Demon Slayer: Kimetsu no Yaiba Episode 23 Review

Originally published on The Fandom Post

What They Say: Hashira Meeting

The Review:

Content: (please note that content portions of a review may contain spoilers)

With only three episodes left, I wish Demon Slayer would pick up the pace a little bit. I understand the need for a breather episode every now and then, especially after all that happened in the previous arc, but it’s getting a little late to have two episodes in a row that barely do anything to move the plot along. Much like last week, it feels like the anime is intentionally dragging out content so it can end at a specific point. I understand wanting to end the season at a good stopping point, but this approach grows tedious fast. It also doesn’t help that the episode’s one big moment, Nezuko maintaining control in the face of Sanemi’s temptation, falls completely flat.

The scene starts okay, with Nezuko visibly struggling to hold back, but then goes back to Urokodaki’s hypnosis. Having that be her main reason for holding on destroys any sense of accomplishment or agency for the character, once again leaving her more of an object than a character on her own. Her vow to never harm humans is framed as a triumph, but lacks any real impact. Using hypnosis as a way to skip dealing with Nezuko’s control as a plot point is one thing, but Demon Slayer seems to want to have its cake and eat it too. You can’t remove a character’s agency and spend so much time ignoring them, then just turn around and give them a big moment with no build up. Demon Slayer has proven before that it can write good characters (Inosuke, for example), so its consistently poor use of Nezuko is almost baffling. I’m still holding out hope that it improves, but that hope is dwindling by the episode.

Things don’t get any better when Tanjiro reunites with Zenitsu in the infirmary. We’re once again treated to more of Zenitsu yelling and being scared, which hasn’t gotten any funnier or less annoying than before. It once again feels like the episode’s just using him to kill time, and having him go back to his fearful yelling somewhat weakens his big moment on the mountain.

Inosuke, on the other hand, is actually quiet and subdued rather than his usual belligerent self. Part of it is because he hurt his throat from yelling so much after being hurt, which is both funny and perfectly in character, but he’s also still grappling with his own uselessness against the spider demon he fought. For someone whose primary motivation is strength, learning his own relative weakness comes as a heavy blow, and is no doubt something he’ll have to come to terms with going forward. Inosuke once again proves that he’s the best character in the show, and is a welcome relief after having to listen to Zenitsu yelling for the millionth time.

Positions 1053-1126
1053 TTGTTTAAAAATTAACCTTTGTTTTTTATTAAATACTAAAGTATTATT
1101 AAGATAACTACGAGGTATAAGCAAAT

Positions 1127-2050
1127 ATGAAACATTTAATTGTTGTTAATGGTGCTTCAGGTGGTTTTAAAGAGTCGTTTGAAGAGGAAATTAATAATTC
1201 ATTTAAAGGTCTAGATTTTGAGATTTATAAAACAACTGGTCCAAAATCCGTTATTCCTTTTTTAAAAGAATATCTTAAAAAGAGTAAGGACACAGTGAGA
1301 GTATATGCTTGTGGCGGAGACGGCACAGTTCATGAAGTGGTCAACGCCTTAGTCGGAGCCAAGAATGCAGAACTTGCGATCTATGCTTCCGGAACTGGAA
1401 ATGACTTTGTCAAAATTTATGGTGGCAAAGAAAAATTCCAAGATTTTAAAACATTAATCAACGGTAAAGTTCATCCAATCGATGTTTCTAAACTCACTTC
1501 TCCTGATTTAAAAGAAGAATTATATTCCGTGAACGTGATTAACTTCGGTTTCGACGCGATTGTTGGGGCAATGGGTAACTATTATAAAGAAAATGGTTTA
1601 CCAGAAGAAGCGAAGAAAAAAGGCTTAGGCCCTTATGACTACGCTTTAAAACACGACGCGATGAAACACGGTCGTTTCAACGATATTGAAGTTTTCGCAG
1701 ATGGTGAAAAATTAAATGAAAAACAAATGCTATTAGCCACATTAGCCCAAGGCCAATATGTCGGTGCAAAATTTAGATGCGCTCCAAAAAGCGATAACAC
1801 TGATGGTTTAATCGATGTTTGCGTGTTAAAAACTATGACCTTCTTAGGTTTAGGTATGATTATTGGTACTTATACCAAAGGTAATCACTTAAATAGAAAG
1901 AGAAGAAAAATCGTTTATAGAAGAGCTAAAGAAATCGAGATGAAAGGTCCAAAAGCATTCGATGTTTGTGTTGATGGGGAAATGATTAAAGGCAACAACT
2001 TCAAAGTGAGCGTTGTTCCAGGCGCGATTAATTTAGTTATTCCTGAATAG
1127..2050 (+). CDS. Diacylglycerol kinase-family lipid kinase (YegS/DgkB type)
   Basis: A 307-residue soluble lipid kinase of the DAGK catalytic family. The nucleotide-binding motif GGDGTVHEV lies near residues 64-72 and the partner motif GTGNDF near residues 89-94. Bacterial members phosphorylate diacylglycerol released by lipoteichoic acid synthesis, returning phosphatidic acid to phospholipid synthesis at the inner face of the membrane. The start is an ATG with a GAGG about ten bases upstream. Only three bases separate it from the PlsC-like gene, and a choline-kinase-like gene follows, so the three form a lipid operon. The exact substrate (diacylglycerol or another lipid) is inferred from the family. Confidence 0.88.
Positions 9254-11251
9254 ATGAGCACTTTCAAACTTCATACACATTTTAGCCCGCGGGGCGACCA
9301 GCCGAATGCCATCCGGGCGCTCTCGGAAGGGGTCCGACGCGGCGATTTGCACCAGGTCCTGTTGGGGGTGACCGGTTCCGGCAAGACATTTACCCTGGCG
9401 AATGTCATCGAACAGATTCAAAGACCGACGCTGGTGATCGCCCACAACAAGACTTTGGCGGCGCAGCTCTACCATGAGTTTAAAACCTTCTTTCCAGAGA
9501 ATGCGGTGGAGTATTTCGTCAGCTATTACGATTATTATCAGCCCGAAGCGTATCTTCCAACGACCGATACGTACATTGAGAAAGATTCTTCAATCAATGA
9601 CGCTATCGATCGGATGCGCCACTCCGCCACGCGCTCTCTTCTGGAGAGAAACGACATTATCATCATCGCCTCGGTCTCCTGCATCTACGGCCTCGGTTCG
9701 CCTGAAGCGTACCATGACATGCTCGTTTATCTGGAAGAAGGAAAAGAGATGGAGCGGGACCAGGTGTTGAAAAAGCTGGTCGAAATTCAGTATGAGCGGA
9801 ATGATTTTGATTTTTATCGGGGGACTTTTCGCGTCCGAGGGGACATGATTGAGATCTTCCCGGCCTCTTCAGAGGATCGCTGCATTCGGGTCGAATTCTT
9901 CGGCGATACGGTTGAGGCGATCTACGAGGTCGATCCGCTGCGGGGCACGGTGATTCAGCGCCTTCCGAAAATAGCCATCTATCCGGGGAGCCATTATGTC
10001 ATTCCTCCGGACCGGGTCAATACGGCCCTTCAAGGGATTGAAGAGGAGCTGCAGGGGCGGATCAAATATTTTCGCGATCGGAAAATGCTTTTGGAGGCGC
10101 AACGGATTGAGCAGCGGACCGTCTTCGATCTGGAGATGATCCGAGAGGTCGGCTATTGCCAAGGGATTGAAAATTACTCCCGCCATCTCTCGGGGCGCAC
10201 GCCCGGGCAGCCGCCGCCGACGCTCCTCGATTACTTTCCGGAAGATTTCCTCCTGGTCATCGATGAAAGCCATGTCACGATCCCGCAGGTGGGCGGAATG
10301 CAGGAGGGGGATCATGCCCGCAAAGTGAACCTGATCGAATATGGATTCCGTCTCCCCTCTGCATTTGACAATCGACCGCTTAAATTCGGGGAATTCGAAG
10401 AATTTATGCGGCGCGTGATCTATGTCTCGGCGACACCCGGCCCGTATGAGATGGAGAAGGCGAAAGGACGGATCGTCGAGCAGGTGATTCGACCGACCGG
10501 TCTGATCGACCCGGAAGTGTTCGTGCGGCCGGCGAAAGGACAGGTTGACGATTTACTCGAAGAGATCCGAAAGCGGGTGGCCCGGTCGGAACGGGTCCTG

Even though it’s the title of the episode, the Hashira meeting itself only takes up a few minutes near the end of the episode and doesn’t give us much to talk about. All we really learn is that the number and quality of recruits is down, so the Corps needs to start recruiting more aggressively in order to fight the demon threat. It could prove interesting going forward (assuming Demon Slayer gets another season), but isn’t much for now. It does, however, give us another look at Ubuyashiki, the leader of the corps. Both during the meeting and Nezuko’s test, he maintains the same calm demeanor, like a parent watching over children. Even when he’s swearing to kill Muzan, he remains unflappable. There’s clearly far more to him than meets the eye, and I’m actually curious to see what’s behind that smile, particularly since he seems to know Tamayo and that Tanjiro met her.

In Summary:

Outside of a few interesting tidbits and a couple of gags that landed, this episode mostly felt like a way to kill time. Nezuko’s character continues to disappoint, there’s not much plot movement, and Zenitsu returns to being his usual annoying self. Wasting time like this when there are only three episodes left isn’t a good sign, especially if there isn’t another season. Demon Slayer still shows potential for improvement, but potential is meaningless if it’s never realized. Demon Slayer’s going to need to go out with a real bang to wash the bad taste of these past couple of episodes out.

Grade: C+

Streamed By: Crunchyroll, Funimation, Hulu

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